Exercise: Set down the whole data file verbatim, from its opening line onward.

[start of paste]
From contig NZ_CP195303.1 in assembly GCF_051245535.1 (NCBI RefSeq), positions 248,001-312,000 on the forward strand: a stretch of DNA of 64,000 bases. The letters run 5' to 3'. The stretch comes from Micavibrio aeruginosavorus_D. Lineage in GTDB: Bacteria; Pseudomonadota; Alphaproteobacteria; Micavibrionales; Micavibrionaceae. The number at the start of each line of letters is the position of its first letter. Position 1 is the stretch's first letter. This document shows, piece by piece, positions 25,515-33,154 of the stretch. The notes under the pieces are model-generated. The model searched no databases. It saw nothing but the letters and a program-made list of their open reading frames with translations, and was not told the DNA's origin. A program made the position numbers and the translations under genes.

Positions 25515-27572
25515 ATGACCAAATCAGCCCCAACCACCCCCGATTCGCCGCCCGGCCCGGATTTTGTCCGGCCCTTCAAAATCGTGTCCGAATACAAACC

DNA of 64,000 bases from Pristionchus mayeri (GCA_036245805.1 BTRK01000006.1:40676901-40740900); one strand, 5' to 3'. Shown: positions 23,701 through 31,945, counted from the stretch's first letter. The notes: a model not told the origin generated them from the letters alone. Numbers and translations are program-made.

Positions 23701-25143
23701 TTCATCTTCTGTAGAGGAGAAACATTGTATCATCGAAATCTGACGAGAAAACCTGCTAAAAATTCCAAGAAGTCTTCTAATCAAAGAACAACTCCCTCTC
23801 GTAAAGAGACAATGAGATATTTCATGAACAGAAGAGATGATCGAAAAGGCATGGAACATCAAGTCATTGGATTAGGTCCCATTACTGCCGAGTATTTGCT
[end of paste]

From contig NZ_CP195303.1 in assembly GCF_051245535.1 (NCBI RefSeq), positions 248,001-312,000 on the forward strand: a stretch of DNA of 64,000 bases. The letters run 5' to 3'. The stretch comes from Micavibrio aeruginosavorus_D. Lineage in GTDB: Bacteria; Pseudomonadota; Alphaproteobacteria; Micavibrionales; Micavibrionaceae. The number at the start of each line of letters is the position of its first letter. Position 1 is the stretch's first letter. This document shows, piece by piece, positions 25,515-33,154 of the stretch. The notes under the pieces are model-generated. The model searched no databases. It saw nothing but the letters and a program-made list of their open reading frames with translations, and was not told the DNA's origin. A program made the position numbers and the translations under genes.

Positions 25515-27572
25515 ATGACCAAATCAGCCCCAACCACCCCCGATTCGCCGCCCGGCCCGGATTTTGTCCGGCCCTTCAAAATCGTGTCCGAATACAAACC

DNA of 64,000 bases from Pristionchus mayeri (GCA_036245805.1 BTRK01000006.1:40676901-40740900); one strand, 5' to 3'. Shown: positions 23,701 through 31,945, counted from the stretch's first letter. The notes: a model not told the origin generated them from the letters alone. Numbers and translations are program-made.

Positions 23701-25143
23701 TTCATCTTCTGTAGAGGAGAAACATTGTATCATCGAAATCTGACGAGAAAACCTGCTAAAAATTCCAAGAAGTCTTCTAATCAAAGAACAACTCCCTCTC
23801 GTAAAGAGACAATGAGATATTTCATGAACAGAAGAGATGATCGAAAAGGCATGGAACATCAAGTCATTGGATTAGGTCCCATTACTGCCGAGTATTTGCT